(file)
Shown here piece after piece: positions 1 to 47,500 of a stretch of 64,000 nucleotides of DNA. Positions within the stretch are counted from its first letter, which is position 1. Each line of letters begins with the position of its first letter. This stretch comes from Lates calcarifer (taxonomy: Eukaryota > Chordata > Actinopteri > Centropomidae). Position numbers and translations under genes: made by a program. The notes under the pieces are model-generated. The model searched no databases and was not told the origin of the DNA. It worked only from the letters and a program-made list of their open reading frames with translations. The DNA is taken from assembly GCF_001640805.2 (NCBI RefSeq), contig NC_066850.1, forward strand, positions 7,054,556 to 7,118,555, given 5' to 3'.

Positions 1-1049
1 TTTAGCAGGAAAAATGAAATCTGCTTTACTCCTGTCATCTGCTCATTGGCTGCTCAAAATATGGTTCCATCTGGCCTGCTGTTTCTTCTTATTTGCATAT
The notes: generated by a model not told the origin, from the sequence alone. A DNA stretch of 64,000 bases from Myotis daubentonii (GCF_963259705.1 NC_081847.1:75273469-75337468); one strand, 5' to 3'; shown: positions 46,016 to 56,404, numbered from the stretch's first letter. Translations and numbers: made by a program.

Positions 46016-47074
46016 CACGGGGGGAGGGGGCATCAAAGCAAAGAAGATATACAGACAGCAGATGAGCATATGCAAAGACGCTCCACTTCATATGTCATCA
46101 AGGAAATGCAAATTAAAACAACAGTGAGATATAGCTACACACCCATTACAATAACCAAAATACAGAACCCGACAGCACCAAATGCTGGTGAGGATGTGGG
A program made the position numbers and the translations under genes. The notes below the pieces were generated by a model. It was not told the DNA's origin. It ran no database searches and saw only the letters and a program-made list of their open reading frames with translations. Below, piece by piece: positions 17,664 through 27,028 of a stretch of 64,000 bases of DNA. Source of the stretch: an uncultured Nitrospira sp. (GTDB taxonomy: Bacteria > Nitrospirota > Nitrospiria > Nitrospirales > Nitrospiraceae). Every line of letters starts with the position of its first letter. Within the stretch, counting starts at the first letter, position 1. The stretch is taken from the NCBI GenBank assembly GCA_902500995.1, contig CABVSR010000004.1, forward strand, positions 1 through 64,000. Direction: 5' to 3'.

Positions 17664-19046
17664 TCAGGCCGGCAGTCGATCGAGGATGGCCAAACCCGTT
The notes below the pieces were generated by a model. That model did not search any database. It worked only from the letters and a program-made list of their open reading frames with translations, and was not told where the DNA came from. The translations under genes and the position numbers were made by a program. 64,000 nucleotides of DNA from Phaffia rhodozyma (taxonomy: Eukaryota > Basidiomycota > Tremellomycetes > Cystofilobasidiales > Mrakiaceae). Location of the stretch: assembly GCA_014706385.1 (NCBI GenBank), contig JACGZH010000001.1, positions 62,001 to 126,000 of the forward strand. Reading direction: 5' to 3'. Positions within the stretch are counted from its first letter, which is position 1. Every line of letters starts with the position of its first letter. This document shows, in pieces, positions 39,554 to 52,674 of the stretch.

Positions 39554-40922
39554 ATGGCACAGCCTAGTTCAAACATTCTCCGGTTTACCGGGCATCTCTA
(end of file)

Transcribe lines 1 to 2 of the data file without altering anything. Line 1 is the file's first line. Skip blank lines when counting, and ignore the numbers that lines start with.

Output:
Shown here piece after piece: positions 1 to 47,500 of a stretch of 64,000 nucleotides of DNA. Positions within the stretch are counted from its first letter, which is position 1. Each line of letters begins with the position of its first letter. This stretch comes from Lates calcarifer (taxonomy: Eukaryota > Chordata > Actinopteri > Centropomidae). Position numbers and translations under genes: made by a program. The notes under the pieces are model-generated. The model searched no databases and was not told the origin of the DNA. It worked only from the letters and a program-made list of their open reading frames with translations. The DNA is taken from assembly GCF_001640805.2 (NCBI RefSeq), contig NC_066850.1, forward strand, positions 7,054,556 to 7,118,555, given 5' to 3'.

Positions 1-1049